I had my doubts...

  • SpinRite v6.1 Release #3
    Guest:
    The 3rd release of SpinRite v6.1 is published and may be obtained by all SpinRite v6.0 owners at the SpinRite v6.1 Pre-Release page. (SpinRite will shortly be officially updated to v6.1 so this page will be renamed.) The primary new feature, and the reason for this release, was the discovery of memory problems in some systems that were affecting SpinRite's operation. So SpinRite now incorporates a built-in test of the system's memory. For the full story, please see this page in the "Pre-Release Announcements & Feedback" forum.
    /Steve.
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  • BootAble – FreeDOS boot testing freeware

    To obtain direct, low-level access to a system's mass storage drives, SpinRite runs under a GRC-customized version of FreeDOS which has been modified to add compatibility with all file systems. In order to run SpinRite it must first be possible to boot FreeDOS.

    GRC's “BootAble” freeware allows anyone to easily create BIOS-bootable media in order to workout and confirm the details of getting a machine to boot FreeDOS through a BIOS. Once the means of doing that has been determined, the media created by SpinRite can be booted and run in the same way.

    The participants here, who have taken the time to share their knowledge and experience, their successes and some frustrations with booting their computers into FreeDOS, have created a valuable knowledgebase which will benefit everyone who follows.

    You may click on the image to the right to obtain your own copy of BootAble. Then use the knowledge and experience documented here to boot your computer(s) into FreeDOS. And please do not hesitate to ask questions – nowhere else can better answers be found.

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Mike.P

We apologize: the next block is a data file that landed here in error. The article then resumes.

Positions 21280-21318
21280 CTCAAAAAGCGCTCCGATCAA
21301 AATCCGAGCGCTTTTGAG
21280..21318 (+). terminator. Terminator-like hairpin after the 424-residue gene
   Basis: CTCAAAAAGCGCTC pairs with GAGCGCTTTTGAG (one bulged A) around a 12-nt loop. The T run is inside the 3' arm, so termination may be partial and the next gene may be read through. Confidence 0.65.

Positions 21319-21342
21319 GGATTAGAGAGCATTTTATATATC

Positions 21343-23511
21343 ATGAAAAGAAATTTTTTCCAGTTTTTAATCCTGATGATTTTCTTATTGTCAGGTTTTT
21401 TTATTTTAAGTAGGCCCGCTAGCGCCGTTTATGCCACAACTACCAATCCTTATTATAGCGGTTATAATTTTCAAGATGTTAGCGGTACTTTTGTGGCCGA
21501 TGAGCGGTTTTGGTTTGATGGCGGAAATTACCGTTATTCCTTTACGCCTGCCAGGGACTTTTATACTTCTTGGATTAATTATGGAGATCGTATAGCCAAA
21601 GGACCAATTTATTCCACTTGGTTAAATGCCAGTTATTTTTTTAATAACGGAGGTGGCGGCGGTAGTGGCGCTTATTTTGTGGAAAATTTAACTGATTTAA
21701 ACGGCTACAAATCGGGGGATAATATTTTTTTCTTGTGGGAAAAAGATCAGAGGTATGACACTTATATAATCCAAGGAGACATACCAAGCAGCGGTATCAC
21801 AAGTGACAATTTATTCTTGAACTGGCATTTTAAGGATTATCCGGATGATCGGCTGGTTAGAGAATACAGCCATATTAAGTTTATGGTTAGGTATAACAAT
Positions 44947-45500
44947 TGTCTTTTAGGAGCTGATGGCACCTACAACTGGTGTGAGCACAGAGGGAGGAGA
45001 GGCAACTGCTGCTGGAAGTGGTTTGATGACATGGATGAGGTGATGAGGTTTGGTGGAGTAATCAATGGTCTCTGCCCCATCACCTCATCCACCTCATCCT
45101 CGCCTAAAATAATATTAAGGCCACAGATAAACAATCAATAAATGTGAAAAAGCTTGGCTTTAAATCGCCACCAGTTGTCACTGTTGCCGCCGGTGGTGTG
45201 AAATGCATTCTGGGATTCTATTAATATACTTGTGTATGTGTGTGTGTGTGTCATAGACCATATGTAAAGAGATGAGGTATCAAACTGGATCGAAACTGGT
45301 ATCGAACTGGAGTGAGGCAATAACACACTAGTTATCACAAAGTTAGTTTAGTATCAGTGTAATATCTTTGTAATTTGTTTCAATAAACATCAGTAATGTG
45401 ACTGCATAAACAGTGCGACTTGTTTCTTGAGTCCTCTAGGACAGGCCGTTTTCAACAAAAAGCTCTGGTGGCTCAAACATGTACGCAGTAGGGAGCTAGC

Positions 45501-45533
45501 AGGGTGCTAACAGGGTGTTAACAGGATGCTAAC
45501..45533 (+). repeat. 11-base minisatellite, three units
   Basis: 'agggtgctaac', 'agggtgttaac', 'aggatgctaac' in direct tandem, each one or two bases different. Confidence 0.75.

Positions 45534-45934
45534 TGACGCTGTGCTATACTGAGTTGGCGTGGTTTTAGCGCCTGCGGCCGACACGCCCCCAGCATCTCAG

New member
May 25, 2024
1
2
A few months ago I had an old WD 3Tb MyBook Essential attached to my NAS when one day I noticed an odd clicking noise coming from it and it was taking quite a bit of time to get a directory listing from the drive as well. Naturally I attempted to copy files as quickly as possible however, even using a utility such as robocopy, the process was taking a long time ( hours ) all the while the drive was clicking and other noises. After 900Gb worth of transfer the drive decided 'that was it', no matter what I it would not mount or be recognized on any of the machines I had. Great. The drive contents were code, work, pdfs of old out-of-print books that I have accumulated. Not exactly family photos but for me just as important. Was meaning to make a backup for a few years now ( yeah I know ).

Attempted using utilities from WD and other open/freeware utilities but no dice. At this point I decided just give SR6.0 a try ( yes I know ).

Initially SR was not able to see the drive connected to USB so I removed it from its USB case and attached directly to SATA. Windows could not mount the drive but SR was now able to see it. Started a level 2 scan and noticed the time remaining just kept increasing. This didnt look good and I was preparing myself to accept the loss, nevertheless I let it run over night through the next morning. After SR was done I put the drive back in its case, booted Windows and bingo I was able to see all my directories and files!
I needed to run SR on the drive one more time before I could get all the files copied. I seriously doubted SR could accomplish anything in this situation but was glad to be proven wrong. Now using SR as part of maintenance routine on all my machines. Basically from now on, anything from GRC will be the first tool I use.

Also, love the UI.
 
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